LAKELAND - Keystone Heights High boys weightlifting coach Lantz Lowery knew his regional glimpse at defending 2A champion Suwannee High, now in Class 1A, was going to be the same look a week later in …
LAKELAND - Keystone Heights High boys weightlifting coach Lantz Lowery knew his regional glimpse at defending 2A champion Suwannee High, now in Class 1A, was going to be the same look a week later in Lakeland.
“Going against Suwannee the week before was a big help,” said Lowery, noting Keystone Heights beat Suwannee in Tradition at regions by a 56-53 score with Suwannee dominating the field in the Olympic scoring. “All the way around, the state meet was not our best day.”
Lowery noted that the competition in general, in the big arena with the best in the state hovering around the platforms, made for some uncomfortable lifts throughout the field.
“Everyone there is still a high school kid,” said Lowery. “Being on that stage is a very daunting experience whether you are there for the first time of there for the third time.”
In the final tally, Keystone Heights got Lowery a third straight state, albeit in just one discipline, Traditional and a tie for second in the Olympic scoring behind Suwannee with the Indians tying with South Sumter with 29 points with Suwannee the champions at 49 points. In Tradition, Keystone Heights dominated with a 41-35 edge on Suwannee and Bozeman third at 15.
“The Suwannee coach is the best at teaching that Olympic Snatch and that’s how they dominate,” said Lowery, noting Suwannee finishing with four Olympic scoring champions. “Our guys did what was expected pretty much with our Bo Overton winning at 169. He’s a workhorse that just shows up and does his job.”
Overton had the best Olympic Snatch at 215 and the best clean and jerk at 285 to win by 40 pounds with his 500 total. Overton then punched up the best bench press of the field; a 300, to win the Traditional scoring title by 20 pounds.
“Bo is always the same,” said Lowery. “I knew after his first lift that he would win the state title. Say what you want, Bo trusts God all day and that keeps him calm and steady.”
Lowery, with three trips in his pocket to the state meet with a truckload of trophies including a Dairy Farmer Weightlifting coach of the year alongside Fleming Island’s Damenyum Springs, who also won a second round of titles after winning in Class 3A in 2020 to give Clay County a second year of two state championship teams in one sport.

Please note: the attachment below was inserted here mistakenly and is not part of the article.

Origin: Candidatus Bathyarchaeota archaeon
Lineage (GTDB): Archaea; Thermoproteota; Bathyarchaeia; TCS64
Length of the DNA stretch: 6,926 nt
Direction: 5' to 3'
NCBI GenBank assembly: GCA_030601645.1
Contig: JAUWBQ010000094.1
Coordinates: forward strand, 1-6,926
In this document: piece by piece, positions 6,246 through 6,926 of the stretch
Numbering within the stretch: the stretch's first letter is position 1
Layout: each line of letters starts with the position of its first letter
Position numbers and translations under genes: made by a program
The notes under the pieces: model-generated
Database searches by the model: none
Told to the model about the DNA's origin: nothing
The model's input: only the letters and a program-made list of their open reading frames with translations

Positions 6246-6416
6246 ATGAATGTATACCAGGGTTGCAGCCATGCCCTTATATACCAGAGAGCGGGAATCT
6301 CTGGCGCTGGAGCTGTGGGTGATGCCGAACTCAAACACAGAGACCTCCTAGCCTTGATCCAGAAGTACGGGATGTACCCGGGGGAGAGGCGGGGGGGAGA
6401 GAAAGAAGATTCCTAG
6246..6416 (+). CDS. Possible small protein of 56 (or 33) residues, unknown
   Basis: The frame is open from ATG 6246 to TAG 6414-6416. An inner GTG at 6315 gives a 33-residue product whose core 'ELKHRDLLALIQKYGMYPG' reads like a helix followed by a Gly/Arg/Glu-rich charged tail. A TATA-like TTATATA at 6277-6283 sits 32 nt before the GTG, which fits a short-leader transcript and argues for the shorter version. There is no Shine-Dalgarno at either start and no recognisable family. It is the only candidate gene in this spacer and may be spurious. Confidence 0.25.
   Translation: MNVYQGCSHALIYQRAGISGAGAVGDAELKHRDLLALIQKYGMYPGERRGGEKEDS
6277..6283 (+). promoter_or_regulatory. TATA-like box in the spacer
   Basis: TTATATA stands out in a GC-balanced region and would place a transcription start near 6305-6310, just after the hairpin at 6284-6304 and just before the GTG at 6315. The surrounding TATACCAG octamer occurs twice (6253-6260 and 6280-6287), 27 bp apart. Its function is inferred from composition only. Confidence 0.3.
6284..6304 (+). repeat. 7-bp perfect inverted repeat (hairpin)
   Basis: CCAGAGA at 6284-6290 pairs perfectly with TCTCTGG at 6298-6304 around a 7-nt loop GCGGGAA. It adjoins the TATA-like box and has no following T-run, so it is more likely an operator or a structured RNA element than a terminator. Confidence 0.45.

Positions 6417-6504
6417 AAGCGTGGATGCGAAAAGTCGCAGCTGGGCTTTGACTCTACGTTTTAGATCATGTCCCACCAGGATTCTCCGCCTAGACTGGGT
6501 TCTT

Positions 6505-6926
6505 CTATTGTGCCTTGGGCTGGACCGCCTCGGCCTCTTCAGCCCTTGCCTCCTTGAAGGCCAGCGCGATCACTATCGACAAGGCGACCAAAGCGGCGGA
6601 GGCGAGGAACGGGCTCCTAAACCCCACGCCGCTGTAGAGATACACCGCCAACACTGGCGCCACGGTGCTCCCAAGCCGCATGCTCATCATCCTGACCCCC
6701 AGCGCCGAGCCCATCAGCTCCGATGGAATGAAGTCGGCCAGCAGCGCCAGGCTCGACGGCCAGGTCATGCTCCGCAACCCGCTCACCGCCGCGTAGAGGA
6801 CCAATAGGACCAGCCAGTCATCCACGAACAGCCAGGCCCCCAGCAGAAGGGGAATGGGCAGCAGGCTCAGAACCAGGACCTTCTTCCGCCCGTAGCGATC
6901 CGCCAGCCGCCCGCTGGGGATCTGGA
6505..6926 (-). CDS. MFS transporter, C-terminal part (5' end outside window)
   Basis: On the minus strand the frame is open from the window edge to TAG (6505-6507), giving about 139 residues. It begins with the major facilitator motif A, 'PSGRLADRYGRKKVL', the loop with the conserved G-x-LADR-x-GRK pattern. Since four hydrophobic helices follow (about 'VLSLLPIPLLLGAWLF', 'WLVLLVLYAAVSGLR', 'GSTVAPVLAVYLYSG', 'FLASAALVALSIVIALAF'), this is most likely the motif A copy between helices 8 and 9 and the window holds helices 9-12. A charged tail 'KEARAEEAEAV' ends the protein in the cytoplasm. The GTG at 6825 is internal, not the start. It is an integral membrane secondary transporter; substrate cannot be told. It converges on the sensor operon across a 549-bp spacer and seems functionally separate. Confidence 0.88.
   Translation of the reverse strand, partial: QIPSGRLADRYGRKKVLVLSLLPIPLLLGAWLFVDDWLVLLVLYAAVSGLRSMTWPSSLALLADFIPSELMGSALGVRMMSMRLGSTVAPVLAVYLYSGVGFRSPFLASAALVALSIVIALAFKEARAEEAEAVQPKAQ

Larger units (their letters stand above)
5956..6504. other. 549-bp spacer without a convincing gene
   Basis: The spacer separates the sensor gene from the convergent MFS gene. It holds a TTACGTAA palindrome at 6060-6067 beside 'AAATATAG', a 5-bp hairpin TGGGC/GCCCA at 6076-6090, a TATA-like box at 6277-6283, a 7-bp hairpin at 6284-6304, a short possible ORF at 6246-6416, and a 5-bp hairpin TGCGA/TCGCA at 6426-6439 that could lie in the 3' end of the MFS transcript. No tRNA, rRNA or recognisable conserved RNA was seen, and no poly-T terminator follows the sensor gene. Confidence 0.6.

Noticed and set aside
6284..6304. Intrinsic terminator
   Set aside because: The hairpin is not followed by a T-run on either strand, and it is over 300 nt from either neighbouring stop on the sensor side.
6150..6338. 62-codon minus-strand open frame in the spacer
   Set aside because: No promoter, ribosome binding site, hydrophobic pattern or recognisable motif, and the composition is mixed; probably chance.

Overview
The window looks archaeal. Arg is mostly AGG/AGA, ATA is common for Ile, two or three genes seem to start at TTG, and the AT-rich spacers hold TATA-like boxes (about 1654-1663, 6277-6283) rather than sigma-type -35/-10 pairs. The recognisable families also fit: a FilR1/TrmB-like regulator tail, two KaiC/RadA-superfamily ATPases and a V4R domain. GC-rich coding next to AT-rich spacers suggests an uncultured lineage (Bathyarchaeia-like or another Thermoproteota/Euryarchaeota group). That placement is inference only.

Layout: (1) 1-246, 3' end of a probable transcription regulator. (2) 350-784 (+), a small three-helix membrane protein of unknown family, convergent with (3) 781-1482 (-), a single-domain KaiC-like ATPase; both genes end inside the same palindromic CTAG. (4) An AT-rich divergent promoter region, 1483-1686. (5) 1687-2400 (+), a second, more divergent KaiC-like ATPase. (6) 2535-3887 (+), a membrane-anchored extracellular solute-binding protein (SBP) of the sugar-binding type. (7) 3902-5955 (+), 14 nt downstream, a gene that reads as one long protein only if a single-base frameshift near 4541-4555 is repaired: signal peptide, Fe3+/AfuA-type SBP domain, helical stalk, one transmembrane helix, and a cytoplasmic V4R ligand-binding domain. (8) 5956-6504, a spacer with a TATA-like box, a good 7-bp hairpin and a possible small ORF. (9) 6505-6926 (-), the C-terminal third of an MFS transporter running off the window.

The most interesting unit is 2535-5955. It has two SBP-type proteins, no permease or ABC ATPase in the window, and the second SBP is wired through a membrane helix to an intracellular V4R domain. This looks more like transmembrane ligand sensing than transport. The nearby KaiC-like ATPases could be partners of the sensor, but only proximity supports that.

“Three in a row is pretty cool,” said Lowery. “This group was pretty special and kind of handled the pressure of being a two time champion pretty well. I don’t think it will sink in for a while the level at which they competed and trained the last four years.”
Lowery also got an individual title from Larry Jeffries III who won the Tradition title at 219 to outduel Suwannee’s Brandon Robinson from last week’s region. Robinson again beat Jeffries in the Olympic scoring with the pair finishing second and third behind South Sumter’s Jackson Sovercool who totaled 555 to Robinson’s 540 and Jeffries 515. Jeffries missed on both is Snatch and Clean and Jerk second and third lifts to keep his total low.
“Our philosophy is if we hit all of our lifts, we win,” said Lowery.
At 238, where Anthony Rozier-Tyler was the hero of the region meet last week, Coral Shores’ Julian Juvier dominated with a 690 toal with Rozier-Tyler equaling his 370 bench press at regions and finishing third.
Lowery got double points in two weight classes with Landon Hovsepian and Bryant Schenk finishing second and third behind Suwannee’s Sam Wainwright in 183 and Wyatt Van Zant and Reid Begue taking third and fourth in 129 in Olympics for critical Keystone Heights points.
“Both of those pairs of boys work hard together and know where we want them to finish and they just execute the plan,” said Lowery. “Reid missed on two lifts, but Wyatt was perfect on all of his lifts. Bryar missed his first in Snatch then was perfect from there. Landon missed just his last attempt of the day on the bench press. I can’t ask for more.”
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